What should you buy at the market? Everything! Seriously. That’s the other great thing about farmers market shopping. Supermarkets buy from national and international brokers, and as a matter of course, you can get just about any kind of fruit or vegetable you want at any time of year. It just may taste like… nothing. At the Anaheim farmers markets, on the other hand, you’re buying from local growers, and that means that the produce on offer reflects what’s actually growing in Southern California at that time of year, and so loaded with flavor. So feel free to shop to your hearts content. We like to graze when we’re shopping, freely snacking on samples to see who has the sweetest tomatoes and berries, the juiciest citrus. After all, scoring the most flavorful ingredients is key to your farm-to-table feast!
Putting it All Together
So are recipes. You’d be surprised, though, how many of the best healthy recipes are essentially straight forward and simple. They let your hard-won farmers market produce shine, relying on a little oil, a little acid and a little seasoning to highlight its natural deliciousness.
Here’s a basic farm-to-table technique to master: Take root or cruciferous vegetables like beets, parsnips, carrots, cauliflower or broccoli and toss with olive oil and salt and pepper, then roast in a 350°F oven until the veggies have a light char. Before serving, splash them with a little vinegar (try seasoned rice wine vinegar or sherry vinegar) or a squeeze of lemon juice. For extra nutritional and flavor dimension, you can add cooked grains (farro, barley, quinoa) to your roasted veggies, but that’s going beyond. Serve the dish with a simple protein like chicken (go for the thighs!) or salmon and you’ve got a healthy meal that comes together in less than 30 minutes.
That pasta primavera dish is equally fast and delicious. While your salted pasta water comes to a boil, prep a variety of fresh spring farmers market vegetables. Think sugar snap peas, asparagus, baby carrots cut into thin slivers, delicate slices of summer squash, and maybe a few mushrooms for meaty texture (this healthy recipe is vegetarian). Try adding shelled fava beans if you’re feeling adventurous. While your pasta is cooking (toothsome fettuccini is the best choice here), quickly sauté the vegetables all jumbled together in olive oil with some chopped garlic. We’re talking 5-7 minutes here, max—about the same length of time as it takes to cook the noodles al dente. Season the veggies at the end of cooking with salt and pepper and a splash of white wine. Then add the hot, drained pasta to the pan with a squeeze of lemon juice, check your seasoning (add salt and pepper if necessary), then serve hot with parmesan cheese for sprinkling. No cream, no overcooked vegetables—just farm-to-table fabulous.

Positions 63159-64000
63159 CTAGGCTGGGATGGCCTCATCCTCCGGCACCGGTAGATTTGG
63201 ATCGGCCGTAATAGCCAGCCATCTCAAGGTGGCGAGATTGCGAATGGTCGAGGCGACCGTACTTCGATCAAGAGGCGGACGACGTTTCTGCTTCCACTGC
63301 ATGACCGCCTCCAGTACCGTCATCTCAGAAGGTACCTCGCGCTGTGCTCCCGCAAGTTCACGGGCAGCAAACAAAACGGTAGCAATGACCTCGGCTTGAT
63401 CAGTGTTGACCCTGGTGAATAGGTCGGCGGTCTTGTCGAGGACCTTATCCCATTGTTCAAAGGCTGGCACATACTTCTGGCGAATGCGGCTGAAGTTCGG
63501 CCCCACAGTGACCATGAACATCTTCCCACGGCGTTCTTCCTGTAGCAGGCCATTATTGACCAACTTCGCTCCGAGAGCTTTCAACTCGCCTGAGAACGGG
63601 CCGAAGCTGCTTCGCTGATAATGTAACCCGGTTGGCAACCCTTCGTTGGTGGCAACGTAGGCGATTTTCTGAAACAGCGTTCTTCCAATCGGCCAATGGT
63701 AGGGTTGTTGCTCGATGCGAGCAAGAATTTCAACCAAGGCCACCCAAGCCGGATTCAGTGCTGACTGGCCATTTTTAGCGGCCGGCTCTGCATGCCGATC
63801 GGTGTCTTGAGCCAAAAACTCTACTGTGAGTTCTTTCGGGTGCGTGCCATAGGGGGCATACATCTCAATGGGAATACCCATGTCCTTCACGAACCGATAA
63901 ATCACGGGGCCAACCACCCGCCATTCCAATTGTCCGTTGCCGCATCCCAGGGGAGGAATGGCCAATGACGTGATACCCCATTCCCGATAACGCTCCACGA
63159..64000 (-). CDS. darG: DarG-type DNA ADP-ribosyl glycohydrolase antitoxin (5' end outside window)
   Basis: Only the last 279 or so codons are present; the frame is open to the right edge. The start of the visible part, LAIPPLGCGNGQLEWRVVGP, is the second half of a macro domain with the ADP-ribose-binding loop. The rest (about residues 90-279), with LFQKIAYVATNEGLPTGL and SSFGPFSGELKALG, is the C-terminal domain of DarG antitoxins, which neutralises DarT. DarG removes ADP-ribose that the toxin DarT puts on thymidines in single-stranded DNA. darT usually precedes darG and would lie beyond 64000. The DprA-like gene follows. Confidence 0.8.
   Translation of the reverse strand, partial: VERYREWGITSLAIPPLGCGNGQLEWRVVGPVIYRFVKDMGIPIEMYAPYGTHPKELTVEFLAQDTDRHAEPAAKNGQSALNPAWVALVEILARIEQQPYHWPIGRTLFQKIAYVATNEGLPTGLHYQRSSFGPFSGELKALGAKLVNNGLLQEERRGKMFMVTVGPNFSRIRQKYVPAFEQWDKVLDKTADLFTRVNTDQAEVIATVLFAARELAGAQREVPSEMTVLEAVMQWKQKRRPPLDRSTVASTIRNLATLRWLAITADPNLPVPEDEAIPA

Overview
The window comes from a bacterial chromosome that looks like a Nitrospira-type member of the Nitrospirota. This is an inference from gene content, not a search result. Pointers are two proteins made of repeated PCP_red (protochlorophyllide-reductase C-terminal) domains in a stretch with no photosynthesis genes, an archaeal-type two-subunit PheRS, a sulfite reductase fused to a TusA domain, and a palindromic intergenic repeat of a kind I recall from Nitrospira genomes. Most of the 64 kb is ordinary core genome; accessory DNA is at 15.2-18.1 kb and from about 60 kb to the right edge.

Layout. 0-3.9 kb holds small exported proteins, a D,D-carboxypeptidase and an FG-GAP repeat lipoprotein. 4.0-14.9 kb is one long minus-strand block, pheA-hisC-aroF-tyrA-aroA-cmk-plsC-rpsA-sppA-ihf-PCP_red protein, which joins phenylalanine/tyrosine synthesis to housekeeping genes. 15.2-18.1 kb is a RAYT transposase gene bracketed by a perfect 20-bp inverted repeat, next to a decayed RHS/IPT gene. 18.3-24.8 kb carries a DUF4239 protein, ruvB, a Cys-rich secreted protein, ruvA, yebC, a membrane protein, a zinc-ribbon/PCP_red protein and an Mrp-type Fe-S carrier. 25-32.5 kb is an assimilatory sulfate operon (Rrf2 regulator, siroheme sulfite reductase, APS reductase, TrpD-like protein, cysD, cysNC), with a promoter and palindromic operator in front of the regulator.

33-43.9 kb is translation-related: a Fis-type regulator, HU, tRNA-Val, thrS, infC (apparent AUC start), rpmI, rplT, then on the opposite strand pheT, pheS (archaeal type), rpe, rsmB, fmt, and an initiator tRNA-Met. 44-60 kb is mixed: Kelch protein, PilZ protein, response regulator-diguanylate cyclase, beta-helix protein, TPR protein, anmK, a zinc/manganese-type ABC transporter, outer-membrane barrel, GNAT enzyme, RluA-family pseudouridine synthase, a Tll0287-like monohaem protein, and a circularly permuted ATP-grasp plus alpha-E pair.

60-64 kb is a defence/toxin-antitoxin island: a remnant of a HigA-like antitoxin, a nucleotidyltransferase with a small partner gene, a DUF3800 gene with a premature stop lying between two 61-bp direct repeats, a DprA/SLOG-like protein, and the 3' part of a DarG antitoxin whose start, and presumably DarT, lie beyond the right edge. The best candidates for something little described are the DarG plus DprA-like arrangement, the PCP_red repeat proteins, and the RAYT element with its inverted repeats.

For a few more healthy recipes to help you with your farm-to-table feast, check out this Asparagus & Leek Pizza from Shutterbean; an exotic Moroccan Fava Bean & Vegetable Soup recipe that was published in The New York Times; and this bright and flavorful dish of Crispy Lemon Roasted Baby Artichokes by Running to the Kitchen.
With the days lengthening and growing warmer, ‘tis the season for fresh food. Head to Anaheim’s Center City and the farmers markets and get cooking!
p.s. So inspired you’re thinking of making cooking your career? Check out the classes at Culinary Lab at the Packing House.